Alfred Kroeber always used to say that anthropology is the most scientific of the humanities and the most humanistic of the sciences. But which humanities? After all, ‘humanities’ covers an awful lot. How anthropologists do anthropology is probably deeply shaped by how we imagine ourselves to be similar to other disciplines — and that imagination has changed over time.
For instance: Classics. Anthropologists have a long history of working with classicists, and imagining their discipline to be similar to the study of classical antiquity. At Oxford, it was the classicist R.R. Marett who helped anthropology gain a foothold. And really, until recently most of higher education just was the study of Greek and Latin texts.
Boas and other early American anthropologists imagined their work to be similar to philology. Boas’s method of interlinear translation of texts, for instance, was borrowed from the anglophone study of Hebrew texts. On this account, anthropology was like the other great Victorian orientalisms — but instead of Sanskrit, it studied Iroquois.
History has also been a common source for anthropology’s disciplinary imagination. I suspect it was like classics in the sense that everyone in the early twentieth century took it at some point. When Evans-Pritchards was casting around for a humanistic model for social anthropology, history was ready to hand. Anthropologists are attracted to it by its particularism. Indeed, a good portion of the 1980s was about the rise of ‘historical anthropology’. It was a potent combination of disciplines that produced some great ethnographies.
Anthropology emerged from geography — Boas had a degree in geography — but they have had their rapprochments over the years. Owen Lattimore was a favorite of Eric Wolf and others. In some sense geography is the spatialized study of particularity. Today, of course, geography is one of the disciplines that has been anthropologized, and you are as likely to find geographers doing fieldwork as anthropologists these days. Geography’s own theoretical turn produced authors like Neil Smith and David Harvey whose work has been influential in our discipline.
Finally, anthropology changed profoundly when we began imagining ourselves to be critics and interpreters of literary texts. Our sense of what it meant to ‘interpret’ developed at a time when criticism itself was developing rapidly and in many directions. The idea that an obscure Russian Dostoevsky critic living in Kazakhstan would become a central thinker in anthropology would have seemed absurd in the 1960s. But today Bakhtin is central to our discipline.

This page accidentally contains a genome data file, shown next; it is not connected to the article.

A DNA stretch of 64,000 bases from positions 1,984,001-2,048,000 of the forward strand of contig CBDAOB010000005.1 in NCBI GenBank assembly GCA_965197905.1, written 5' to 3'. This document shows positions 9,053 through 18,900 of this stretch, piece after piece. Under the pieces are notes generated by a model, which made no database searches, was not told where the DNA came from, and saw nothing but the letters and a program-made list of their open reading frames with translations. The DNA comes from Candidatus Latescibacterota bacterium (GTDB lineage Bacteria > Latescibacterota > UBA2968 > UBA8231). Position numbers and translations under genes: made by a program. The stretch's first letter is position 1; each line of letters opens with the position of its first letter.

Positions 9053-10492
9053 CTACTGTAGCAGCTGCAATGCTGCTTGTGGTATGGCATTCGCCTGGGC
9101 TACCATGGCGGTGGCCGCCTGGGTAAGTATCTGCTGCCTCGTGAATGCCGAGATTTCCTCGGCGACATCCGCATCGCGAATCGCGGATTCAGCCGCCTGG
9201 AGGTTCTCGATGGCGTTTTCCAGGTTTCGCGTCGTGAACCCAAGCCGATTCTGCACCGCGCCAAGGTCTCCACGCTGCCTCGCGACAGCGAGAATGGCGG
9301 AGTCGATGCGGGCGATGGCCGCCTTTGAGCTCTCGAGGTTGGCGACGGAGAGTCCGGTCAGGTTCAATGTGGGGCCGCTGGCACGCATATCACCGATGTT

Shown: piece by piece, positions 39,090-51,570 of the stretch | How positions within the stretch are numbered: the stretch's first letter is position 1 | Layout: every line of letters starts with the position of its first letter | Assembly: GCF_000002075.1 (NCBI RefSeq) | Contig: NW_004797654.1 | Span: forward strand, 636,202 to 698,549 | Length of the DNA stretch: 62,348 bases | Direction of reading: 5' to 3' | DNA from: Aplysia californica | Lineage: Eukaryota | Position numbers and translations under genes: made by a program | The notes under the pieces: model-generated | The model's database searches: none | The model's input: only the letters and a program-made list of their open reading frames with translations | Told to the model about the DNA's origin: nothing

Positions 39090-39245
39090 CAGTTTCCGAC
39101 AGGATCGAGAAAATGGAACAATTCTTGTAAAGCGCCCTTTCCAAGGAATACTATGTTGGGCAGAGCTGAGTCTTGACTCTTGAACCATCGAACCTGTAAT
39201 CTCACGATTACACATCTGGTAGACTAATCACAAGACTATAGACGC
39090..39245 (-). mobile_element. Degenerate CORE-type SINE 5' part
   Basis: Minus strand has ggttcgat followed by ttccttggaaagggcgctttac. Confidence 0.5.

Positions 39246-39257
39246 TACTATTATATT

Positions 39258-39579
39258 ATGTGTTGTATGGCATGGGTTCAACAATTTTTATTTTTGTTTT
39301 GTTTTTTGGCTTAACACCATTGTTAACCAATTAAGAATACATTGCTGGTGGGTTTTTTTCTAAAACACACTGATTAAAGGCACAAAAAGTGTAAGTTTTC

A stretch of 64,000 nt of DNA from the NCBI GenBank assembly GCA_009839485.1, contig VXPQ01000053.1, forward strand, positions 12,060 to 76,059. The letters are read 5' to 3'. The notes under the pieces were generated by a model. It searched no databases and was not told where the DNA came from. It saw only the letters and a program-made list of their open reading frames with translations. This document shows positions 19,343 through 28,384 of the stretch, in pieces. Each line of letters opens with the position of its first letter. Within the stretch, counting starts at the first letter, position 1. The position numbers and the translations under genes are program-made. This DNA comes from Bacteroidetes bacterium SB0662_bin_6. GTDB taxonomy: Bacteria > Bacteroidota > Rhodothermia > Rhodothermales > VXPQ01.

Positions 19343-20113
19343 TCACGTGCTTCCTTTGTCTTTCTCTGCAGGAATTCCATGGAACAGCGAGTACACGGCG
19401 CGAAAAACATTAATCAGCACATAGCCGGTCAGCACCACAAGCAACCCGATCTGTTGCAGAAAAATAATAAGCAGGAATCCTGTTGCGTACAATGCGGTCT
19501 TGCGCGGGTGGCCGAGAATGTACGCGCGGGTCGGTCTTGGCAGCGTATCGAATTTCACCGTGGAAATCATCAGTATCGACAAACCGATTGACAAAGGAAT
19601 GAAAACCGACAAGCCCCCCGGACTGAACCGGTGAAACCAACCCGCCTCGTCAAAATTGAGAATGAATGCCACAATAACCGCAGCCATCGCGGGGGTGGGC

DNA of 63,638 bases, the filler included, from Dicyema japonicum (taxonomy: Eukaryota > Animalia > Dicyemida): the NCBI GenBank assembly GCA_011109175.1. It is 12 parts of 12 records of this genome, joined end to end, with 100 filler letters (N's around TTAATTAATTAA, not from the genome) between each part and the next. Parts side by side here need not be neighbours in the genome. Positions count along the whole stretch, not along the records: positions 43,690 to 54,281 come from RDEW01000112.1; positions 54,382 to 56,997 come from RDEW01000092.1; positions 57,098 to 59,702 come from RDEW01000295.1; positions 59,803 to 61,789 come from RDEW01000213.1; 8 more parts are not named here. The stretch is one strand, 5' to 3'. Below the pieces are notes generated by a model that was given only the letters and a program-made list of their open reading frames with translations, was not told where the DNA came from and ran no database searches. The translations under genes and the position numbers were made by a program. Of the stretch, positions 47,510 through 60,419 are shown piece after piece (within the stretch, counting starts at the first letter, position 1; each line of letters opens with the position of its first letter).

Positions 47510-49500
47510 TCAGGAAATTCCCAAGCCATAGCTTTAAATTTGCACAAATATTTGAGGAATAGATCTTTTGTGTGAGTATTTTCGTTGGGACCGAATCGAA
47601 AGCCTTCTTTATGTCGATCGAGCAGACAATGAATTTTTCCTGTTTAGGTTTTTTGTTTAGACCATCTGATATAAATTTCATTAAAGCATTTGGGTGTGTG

Over time, however, our discipline has shifted from imagining itself as one of the humanistic disciplines which studies human creativity. Increasingly, we identify ourselves more and more with disciplines that are about creating cultural forms, not studying them. The ‘crisis of representation’ (really, just a pointing out that there is such a thing as representation) invited anthropologists to think seriously about what it meant to be writers.
Of course, anthropologists have tried their hands at poetry and fiction for as long as the discipline has been around. And when they write ethnography they’ve always been aware of the rhetorical skill that is central to the writer’s craft. Malinowski didn’t invent fieldwork or ethnography, but he did manage to produce an ethnography which convincingly took credit for them. Sapir and Benedict wrote poetry, but they didn’t write poetry as ethnography. Ethnographic fiction and ambitiously styled ethnography have been around forever but (unfortunately) go in and out of favor. If anything,
Performing arts have had an even tougher time of it. Anthropology and dance — Katherine Dunham, Elizabeth Chin, Katerina Teaiwa — has been around for a long time but not really had the impact it should. I think this is because, scandalously, university students are not taught to dance. Theater has informed anthropologist’s imagination as spectators but few anthropologists really have imagined themselves as actors. There are exceptions. Victor Turner was Catholic — he knew what it was to do ritual. I sometimes feel that he did the anthropology just so he could do the theater, not the other way around.
I’m struck by how many anthropologists have turned to film making recently. Historically speaking, there’s always been a connection there. Modern media and ethnography came of age at the same time. But mostly, I think mobile phones are responsible. Anyone can make a film now, and everyone has. And… uh… yeah I’m not really sure how history is going to judge some of them. There’s also the growth of various forms of multimedia installation work — for instance at the AAA meetings. Increasingly, it seems like anthropologists are making the “Bowie turn” in theory, and imagining themselves as part of a restlessly conceptually mobile avant-garde.
There is more to say here — the rapprochement between game design and anthropology probably peaked with McKim Marriot’s ‘Samsara’ — but my point is just this: It’s not enough to say that anthropology is a ‘humanities’ and not a ‘science’. Things only really get interesting when you begin asking: ‘which humanities’? I think anthropology’s willingness to ask itself that question, over and over again, is one of the main things that separates it from ethnographic sociology. It’s a source of vitality and novelty for our discipline.